South Africa ETF’s Risks and Rewards
August 12th 2009 at 1:00am by Tom Lydon
South Africa’s financial sector is said to be rebounding nicely, but there are still some risks in the country the exchange traded fund (ETF) investors should be mindful of.
- Banks in the country continue to lend despite the economic meltdown
- The demand for credit by the corporate sector picked up considerably in an attempt to increase production capacity and inventories to meet growing demand
- The demand for credit by the corporate sector has been and is continuing to increase because of an increase in fixed investment and infrastructure spending
- The sector has been protected from effects of the global financial crisis and is expected to enjoy high profitability because it has restrained itself from investing in high-risk securities.
As for the future of the South African financial system, Maheshwari believes that it lies in personal banking and small and medium-sized business loans.
On the flip side, there are some risks to watch out for when investing in Africa, says Ed Cropley for Reuters:
- South Africa’s new president is straddling a line between promises he made to trade unions, leftists and residents of poor townships and promises he made to foreign investors. He’s being closely watched.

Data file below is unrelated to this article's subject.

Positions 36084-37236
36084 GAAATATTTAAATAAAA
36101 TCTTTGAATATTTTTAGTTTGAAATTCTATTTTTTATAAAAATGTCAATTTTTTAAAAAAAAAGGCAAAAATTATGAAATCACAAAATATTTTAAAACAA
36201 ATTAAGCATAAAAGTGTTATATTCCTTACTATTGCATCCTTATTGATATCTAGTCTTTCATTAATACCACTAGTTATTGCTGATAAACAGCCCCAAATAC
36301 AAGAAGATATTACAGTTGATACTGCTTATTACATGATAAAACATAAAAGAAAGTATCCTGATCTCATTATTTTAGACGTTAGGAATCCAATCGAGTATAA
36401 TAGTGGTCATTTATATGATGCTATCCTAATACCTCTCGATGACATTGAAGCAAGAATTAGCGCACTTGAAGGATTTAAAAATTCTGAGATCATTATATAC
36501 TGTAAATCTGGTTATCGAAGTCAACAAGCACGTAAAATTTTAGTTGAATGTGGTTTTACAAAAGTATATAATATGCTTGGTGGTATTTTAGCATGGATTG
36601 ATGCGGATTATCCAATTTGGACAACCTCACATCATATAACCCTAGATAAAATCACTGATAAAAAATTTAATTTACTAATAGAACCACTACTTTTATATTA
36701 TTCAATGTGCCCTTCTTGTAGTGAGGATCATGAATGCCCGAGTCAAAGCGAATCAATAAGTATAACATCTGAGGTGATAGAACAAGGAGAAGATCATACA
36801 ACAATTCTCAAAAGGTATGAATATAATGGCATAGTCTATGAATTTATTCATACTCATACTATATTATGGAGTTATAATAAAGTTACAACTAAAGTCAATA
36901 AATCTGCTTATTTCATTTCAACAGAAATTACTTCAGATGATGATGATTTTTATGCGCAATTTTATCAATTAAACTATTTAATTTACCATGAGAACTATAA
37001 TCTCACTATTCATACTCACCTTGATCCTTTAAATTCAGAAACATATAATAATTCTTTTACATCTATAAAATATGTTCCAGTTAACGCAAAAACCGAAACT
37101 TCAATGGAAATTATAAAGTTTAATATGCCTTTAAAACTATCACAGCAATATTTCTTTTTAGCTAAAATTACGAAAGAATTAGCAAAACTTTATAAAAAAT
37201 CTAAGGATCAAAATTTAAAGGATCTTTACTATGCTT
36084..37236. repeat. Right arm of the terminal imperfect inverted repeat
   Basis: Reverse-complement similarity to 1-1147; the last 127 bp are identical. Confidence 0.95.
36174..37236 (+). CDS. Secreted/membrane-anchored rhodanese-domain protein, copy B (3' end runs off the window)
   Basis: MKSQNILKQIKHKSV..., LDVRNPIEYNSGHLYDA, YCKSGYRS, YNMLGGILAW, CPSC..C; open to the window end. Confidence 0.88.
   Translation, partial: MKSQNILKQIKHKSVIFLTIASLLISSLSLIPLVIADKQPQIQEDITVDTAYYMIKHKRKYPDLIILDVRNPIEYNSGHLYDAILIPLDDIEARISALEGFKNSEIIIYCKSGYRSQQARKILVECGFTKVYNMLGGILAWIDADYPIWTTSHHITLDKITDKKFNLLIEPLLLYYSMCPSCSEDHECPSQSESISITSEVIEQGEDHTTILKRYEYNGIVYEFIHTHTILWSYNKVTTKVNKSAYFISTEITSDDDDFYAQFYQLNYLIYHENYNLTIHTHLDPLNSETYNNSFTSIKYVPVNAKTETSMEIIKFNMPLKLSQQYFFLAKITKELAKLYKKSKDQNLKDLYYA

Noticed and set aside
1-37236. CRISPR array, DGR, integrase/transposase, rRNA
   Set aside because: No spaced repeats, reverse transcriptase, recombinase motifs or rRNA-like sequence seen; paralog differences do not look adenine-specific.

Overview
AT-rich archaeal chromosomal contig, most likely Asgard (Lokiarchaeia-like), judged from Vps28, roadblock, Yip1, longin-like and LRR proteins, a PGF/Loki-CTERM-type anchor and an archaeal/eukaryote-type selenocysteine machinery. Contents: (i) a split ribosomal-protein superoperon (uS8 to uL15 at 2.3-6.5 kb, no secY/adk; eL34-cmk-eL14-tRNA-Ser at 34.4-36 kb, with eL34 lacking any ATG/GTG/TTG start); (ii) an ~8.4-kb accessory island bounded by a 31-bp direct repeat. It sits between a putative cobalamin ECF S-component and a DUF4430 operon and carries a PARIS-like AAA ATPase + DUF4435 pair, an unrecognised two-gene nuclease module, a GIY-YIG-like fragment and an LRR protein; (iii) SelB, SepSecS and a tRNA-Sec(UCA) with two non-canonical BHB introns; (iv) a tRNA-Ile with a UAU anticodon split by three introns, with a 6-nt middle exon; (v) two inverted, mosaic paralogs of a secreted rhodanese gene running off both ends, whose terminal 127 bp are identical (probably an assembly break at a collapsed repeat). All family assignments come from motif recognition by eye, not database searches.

- It’s wage negotiation season, which is especially tense this year because inflation is falling and it’s the country’s first recession in 17 years.
- There could be walkouts at state power producer Eskom, which could trigger power outages. Last year, the mining sector was vexed by these outages and production was severely disrupted.
- iShares MSCI South Africa Index (EZA): which is up 26.8% year-to-date; 25% of assets are in the South African financial sector
- SPDR S&P Emerging Middle East & Africa (GAF): which is up 30% year-to-date; 60.4% of assets are focused in South Africa
- Market Vectors Africa ETF (AFK): which is up 29% year-to-date
For more stories on South Africa, visit our South Africa category.
Kevin Grewal contributed to this article.
The opinions and forecasts expressed herein are solely those of Tom Lydon, and may not actually come to pass. Information on this site should not be used or construed as an offer to sell, a solicitation of an offer to buy, or a recommendation for any product.